Liam Leeson is about to embark on the thrill ride of a lifetime when he enters the same commuter train from work which he has taken for years though it is a thrill ride which he will remember for all the wrong reasons.

Michael MacCauley (L. Neeson) works as a life insurance salesman for a firm in Midtown Manhattan. He lives with his wife Karen (Elizabeth McGovern) and their teenage son Danny (Dean-Charles Chapman) in Tarrytown where he takes the Hudson Line to the Grand Central Terminal. It’s a routine commute which Michael undertakes five days a week – Monday to Friday, only on this particular day his smartass boss reveals that after ten years of loyal and hard service to the company, Michael is fired. No specific reasons are given though it is hinted that Michael’s age (60) might be one factor. The news is particularly shattering for Michael because he and his wife still have a mortgage to look after and initially he cannot find the courage to call her and break the sorry news to her. Instead, he hooks up with friend and former colleague Det. Alex Murphy (Patrick Wilson) for a couple of pints in a bar and we learn that before he started work as a insurance salesman, Michael worked for the NY police force. After re-assuring Michael that he will always help him out, Murphy suggests that Michael simply tell his wife the truth. Also in the bar are Police Captain David Hawthorne (Sam Neill) and some of his colleagues, though it quickly becomes apparent that Murphy has a dislike of Hawthorne for reasons not explained.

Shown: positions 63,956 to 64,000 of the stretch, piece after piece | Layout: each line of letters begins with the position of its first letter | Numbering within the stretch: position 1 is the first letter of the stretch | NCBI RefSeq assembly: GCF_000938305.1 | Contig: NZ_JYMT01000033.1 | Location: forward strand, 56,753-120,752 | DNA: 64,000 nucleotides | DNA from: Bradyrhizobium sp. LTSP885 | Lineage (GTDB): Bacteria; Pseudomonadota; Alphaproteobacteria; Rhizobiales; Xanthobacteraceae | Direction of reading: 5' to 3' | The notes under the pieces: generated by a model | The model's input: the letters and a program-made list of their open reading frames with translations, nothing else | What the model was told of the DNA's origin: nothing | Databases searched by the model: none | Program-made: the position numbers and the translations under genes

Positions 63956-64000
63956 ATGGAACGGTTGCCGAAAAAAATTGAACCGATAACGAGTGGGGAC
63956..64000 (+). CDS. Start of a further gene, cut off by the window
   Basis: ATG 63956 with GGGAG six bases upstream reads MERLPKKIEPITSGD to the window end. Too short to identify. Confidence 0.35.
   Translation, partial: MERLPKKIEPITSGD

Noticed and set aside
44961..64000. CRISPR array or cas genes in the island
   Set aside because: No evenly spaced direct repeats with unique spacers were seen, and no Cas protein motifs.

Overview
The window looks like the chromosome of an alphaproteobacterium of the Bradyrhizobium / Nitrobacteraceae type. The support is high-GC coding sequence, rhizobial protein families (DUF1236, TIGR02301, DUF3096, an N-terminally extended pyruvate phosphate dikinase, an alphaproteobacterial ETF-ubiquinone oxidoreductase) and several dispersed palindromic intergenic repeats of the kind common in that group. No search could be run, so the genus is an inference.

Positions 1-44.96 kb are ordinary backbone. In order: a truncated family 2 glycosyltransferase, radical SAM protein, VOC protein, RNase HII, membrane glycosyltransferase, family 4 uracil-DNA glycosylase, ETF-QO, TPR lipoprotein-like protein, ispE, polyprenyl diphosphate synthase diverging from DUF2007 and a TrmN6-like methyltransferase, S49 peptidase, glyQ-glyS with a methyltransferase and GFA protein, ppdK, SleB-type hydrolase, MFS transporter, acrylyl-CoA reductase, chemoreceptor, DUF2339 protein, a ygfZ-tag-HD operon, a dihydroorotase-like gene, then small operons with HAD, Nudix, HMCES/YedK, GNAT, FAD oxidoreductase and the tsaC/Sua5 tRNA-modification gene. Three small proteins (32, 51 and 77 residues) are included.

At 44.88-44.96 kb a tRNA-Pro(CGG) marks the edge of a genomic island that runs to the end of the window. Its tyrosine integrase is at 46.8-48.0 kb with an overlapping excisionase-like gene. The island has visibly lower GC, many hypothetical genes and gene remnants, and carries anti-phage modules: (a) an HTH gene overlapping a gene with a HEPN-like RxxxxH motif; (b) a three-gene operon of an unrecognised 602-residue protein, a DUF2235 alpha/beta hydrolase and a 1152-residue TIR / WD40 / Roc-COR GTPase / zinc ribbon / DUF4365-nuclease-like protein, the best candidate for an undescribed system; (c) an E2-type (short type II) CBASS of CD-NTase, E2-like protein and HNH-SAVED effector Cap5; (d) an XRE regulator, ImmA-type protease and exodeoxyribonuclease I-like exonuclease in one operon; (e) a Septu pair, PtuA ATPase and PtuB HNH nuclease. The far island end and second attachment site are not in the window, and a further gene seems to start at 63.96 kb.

After Michael enters the Hudson Commuter Line for one last time, a woman approaches him and introduces herself as Joanna (Vera Farmiga). She strikes up a conversation by pretending that she is interested in psychology and different ‘types’ of people and how they would react to certain questions in certain scenarios. Her hypothetical question to Michael is that if she asked him to do one small thing, which would gain him $25,000 but without knowing the consequences of his actions, would he do it? Intrigued by the fact that a stranger makes him – who has just lost his job – a ‘hypothetical’ offer involving money – Michael is interested in finding out more and Joanna replies that the one small thing she wants Michael to do is to locate an unknown passenger on the train called Prynne and plant a GPS tracker on her/him…. In return, Michael would find the sum of money in an envelope in one of the train’s bathrooms. Would he do it? Assuming that Joanna may have studied a little bit too much psychology, initially he doesn’t take her question too seriously and doesn’t think much of it when she gets off at one of the next stops. However, curiosity gets the better of him and he does makes his way to the toilet in a certain carriage, only to find indeed an envelope containing the large sum! At the next stop another young women briefly enters the train but only to hand Michael another envelope before she disappears again in the crowd among the platform. When Michael opens the envelope he discovers his wife’s wedding ring. It’s now clear to him that his meeting with Joanna was no coincidence but a set-up. Minutes later she calls and tells him that unless he finds the mystery passenger called Prynne, who is not a regular commuter on this line, then Michael’s family will come to harm. Desperately he engages in a conversation with one of the regular passengers, Walt (Jonathan Banks), a middle-aged man he knows from the daily commute and while talking with him Michael scribbles the words ‘Danger! Call the police’ on the man’s newspaper. When the man gets off at the next stop, newspaper under his arm, Michael follows his steps from the window of his train carriage only to witness in horror as someone pushes the man in front of a lorry… and the chance of calling the police is lost.